HIRE Act: Tax Incentives For Hiring Unemployed Workers
The HIRE Act, passed in March 2010, gives employers two new tax benefits for hiring workers that were previously unemployed or working part time. Find out if you have money coming back to you.
November 22, 2010
Did you know the government enacted two tax benefits last spring available to businesses that hired workers who were previously unemployed or working part time?
This could impact growers who laid off workers during the winter and rehired (or hired new) in the spring. Here are the facts:
- Employers who hire unemployed workers after Feb. 3, 2010 and before Jan. 1, 2011 may qualify for a 6.2 percent payroll tax incentive (in effect, exempting them from their share of Social Security taxes on wages paid to those workers after March 18, 2010).
- The reduced tax withholding has no effect on the employee's future Social Security benefits, and employers still need to withhold the employee's 6.2 percent share of Social Security taxes, as well as income taxes. The employer and employee's shares of Medicare taxes would also still apply to these wages.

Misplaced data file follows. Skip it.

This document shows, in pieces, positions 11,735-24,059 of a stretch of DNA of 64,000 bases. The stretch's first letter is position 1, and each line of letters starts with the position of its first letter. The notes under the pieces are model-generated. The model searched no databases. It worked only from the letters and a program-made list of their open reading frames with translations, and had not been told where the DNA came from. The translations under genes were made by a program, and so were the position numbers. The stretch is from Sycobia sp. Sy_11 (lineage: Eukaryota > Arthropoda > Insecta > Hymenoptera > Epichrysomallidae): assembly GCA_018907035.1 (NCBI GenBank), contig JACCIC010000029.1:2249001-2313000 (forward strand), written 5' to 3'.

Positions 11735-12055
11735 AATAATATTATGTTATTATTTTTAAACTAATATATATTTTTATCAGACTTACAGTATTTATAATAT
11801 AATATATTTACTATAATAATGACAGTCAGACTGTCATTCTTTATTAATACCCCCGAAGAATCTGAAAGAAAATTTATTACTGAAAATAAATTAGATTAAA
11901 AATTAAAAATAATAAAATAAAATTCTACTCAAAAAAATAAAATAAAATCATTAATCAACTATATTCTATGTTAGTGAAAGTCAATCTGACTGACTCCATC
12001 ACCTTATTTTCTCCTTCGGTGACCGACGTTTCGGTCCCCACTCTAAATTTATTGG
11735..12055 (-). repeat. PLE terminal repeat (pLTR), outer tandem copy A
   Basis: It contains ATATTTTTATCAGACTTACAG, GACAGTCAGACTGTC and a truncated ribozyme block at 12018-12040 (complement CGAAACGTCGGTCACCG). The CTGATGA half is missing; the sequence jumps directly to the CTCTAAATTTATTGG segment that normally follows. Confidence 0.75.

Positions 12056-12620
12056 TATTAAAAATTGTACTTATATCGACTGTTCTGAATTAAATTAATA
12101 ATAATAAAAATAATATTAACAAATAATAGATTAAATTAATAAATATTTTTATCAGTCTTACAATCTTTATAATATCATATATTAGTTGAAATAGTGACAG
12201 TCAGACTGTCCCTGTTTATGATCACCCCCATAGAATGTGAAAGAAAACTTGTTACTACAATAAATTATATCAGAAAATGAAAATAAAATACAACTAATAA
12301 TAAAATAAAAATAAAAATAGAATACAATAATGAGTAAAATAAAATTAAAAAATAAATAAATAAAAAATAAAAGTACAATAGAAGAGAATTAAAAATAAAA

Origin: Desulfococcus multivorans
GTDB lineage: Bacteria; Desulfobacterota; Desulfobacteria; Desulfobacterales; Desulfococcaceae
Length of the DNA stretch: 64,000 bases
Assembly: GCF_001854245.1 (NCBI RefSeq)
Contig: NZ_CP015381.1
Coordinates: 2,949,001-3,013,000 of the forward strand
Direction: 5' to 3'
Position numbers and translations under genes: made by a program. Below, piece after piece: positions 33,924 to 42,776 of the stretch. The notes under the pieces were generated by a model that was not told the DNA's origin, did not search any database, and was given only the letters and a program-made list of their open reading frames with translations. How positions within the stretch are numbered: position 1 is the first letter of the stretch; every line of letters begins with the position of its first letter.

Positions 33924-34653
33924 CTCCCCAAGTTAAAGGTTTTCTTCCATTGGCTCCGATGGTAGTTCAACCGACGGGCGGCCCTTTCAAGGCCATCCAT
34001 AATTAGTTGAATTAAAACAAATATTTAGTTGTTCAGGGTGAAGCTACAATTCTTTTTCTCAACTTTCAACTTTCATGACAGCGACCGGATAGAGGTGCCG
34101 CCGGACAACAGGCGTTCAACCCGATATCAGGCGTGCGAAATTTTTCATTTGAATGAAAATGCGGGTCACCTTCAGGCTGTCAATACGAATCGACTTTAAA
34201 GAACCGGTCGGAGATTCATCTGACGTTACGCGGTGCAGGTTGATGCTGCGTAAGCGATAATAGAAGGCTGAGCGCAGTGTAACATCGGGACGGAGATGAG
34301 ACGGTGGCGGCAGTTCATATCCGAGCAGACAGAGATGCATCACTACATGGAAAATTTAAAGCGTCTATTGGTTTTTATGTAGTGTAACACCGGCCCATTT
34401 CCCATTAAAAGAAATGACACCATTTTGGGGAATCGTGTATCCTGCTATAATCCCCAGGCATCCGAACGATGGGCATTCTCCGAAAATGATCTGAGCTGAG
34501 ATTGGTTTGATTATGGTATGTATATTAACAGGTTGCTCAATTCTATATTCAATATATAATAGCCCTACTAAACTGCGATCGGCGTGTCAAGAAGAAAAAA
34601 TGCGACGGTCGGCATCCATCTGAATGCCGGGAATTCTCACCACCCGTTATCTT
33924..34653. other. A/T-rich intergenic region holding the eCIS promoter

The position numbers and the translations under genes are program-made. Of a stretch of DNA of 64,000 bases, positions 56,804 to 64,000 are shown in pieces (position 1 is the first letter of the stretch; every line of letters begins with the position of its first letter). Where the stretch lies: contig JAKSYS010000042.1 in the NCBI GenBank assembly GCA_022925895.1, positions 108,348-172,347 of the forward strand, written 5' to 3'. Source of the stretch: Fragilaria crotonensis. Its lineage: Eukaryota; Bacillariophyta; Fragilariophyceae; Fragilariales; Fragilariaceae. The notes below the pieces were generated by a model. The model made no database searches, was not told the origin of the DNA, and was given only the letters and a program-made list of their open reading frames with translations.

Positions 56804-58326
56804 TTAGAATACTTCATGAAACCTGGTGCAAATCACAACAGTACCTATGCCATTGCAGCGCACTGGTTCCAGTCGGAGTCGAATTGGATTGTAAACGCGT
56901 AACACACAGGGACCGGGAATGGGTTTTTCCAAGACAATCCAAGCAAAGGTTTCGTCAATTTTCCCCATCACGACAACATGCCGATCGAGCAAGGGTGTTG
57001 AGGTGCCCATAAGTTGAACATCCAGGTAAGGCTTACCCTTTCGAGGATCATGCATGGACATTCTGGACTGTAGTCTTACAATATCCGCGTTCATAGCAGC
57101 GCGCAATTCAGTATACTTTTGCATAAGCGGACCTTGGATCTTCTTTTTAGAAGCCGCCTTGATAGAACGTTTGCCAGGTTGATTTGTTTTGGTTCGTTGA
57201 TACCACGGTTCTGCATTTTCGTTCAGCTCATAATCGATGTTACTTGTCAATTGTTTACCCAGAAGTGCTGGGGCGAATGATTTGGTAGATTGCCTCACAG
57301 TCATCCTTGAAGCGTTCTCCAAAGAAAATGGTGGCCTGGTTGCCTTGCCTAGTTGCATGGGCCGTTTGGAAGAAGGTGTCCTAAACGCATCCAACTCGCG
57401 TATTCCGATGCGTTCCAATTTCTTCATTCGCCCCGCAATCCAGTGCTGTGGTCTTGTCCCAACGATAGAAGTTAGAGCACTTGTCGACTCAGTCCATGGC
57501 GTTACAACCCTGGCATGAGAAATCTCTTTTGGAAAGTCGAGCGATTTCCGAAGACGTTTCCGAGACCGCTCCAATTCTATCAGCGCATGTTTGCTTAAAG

- Also, for each worker retained for at least a year (52 weeks), businesses may claim an additional general business tax credit up to $1,000 per worker when they file their 2011 income tax returns.
- Employers are required to get a statement from each eligible new hire certifying that he or she was unemployed during the 60 days before beginning work or, alternatively, worked no more than 40 hours for anyone during the 60 days period. Click here to download a PDF of the form.
- Businesses, agricultural employers, tax-exempt organizations and public colleges and universities all qualify to claim the payroll tax benefit for eligible newly hired employees.
"These tax breaks offer a much-needed boost to employers willing to expand their payrolls," says IRS commissioner Doug Shulman.
Retailers who hired in the first and second quarters of 2010 but weren't aware of this tax benefit can file an amended 941 form for the second quarter taxes to receive their benefit.
Click here for a list of frequently asked questions about the payroll tax benefit.
Click here for a list of frequently asked questions about the general business tax credit.
Click here for the 941 Quarterly Federal Tax Return Form.
Click here for the 941-X Adjusted Quarterly Tax Return Form.